Time Management for Teens and Tweens With ADHD
Eliminate Dawdling continued...
For example, you could:
- Tell your child: "The kitchen is open at 7:30 a.m. At 7:50 a.m., it closes."
- Set an alarm to go off at 7:30 a.m. when breakfast starts.
- Establish a rule that if your child isn't in the kitchen by 7:50, he or she doesn't get breakfast.
- Enforce the rule. It won’t help if you don’t stick with it.
Your child shouldn’t just rely on you to keep him on schedule. Have him set an alarm clock to get himself up in the morning. To keep aware of time, you may want to get him a watch.
Organize Work Spaces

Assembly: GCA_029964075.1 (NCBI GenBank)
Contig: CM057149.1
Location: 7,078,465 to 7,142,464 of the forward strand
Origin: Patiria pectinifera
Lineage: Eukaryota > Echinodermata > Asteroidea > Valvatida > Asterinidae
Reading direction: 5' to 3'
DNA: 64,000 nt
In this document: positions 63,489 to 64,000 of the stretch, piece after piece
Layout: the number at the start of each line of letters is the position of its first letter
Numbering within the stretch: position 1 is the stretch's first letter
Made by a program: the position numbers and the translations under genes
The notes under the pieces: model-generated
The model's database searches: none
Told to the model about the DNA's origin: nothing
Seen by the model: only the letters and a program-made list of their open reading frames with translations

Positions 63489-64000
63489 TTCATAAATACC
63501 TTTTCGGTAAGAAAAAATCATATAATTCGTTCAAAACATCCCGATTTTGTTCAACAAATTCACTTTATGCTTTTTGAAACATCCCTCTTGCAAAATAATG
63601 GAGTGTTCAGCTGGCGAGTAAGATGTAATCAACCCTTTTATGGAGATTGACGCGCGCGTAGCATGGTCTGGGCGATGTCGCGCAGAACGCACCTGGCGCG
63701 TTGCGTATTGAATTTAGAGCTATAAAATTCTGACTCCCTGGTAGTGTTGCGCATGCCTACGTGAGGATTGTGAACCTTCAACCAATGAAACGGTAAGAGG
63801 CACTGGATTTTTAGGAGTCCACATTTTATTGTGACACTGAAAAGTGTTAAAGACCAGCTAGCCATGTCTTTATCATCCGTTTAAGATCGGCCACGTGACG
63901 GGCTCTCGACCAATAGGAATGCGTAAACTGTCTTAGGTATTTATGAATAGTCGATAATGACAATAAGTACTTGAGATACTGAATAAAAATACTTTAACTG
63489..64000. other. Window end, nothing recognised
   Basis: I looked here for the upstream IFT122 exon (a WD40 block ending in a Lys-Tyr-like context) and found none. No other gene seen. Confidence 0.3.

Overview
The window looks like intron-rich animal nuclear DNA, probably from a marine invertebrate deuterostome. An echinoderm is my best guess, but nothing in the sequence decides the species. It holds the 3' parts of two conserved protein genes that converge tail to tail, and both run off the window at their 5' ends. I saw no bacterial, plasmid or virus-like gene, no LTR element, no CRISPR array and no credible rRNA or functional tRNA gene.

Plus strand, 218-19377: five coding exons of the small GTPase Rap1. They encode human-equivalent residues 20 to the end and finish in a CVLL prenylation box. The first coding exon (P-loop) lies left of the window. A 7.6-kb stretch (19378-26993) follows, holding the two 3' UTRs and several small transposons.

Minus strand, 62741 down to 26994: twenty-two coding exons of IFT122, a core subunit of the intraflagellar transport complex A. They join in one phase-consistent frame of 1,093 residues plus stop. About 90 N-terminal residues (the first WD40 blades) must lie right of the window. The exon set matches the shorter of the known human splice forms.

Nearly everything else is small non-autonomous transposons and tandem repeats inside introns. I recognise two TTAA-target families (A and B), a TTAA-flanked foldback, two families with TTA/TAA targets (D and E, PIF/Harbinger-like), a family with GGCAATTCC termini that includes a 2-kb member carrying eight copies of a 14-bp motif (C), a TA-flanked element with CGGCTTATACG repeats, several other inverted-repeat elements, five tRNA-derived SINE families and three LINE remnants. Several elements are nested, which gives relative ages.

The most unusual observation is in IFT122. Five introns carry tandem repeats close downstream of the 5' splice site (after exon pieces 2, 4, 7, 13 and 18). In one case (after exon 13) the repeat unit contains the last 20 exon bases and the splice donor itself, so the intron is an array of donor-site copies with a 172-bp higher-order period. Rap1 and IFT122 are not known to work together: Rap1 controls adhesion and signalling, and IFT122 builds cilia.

Clear the clutter off your teen's workspace so there's room to organize homework and space to study. It's hard for kids to get anything done when their desk is covered in a messy pile of papers.
Have organizers and storage bins handy to keep papers, pencils, and other desk accessories in their proper places. Once you show your child how to organize things, tell him you expect him to keep it organized. Schedule time to put things away. Not just in the work space, but in his room as well.
You will have good days and bad days. Your child's time management skills won’t improve overnight. But if you stick with these steps and stay consistent, your tween or teen will get better at staying on task.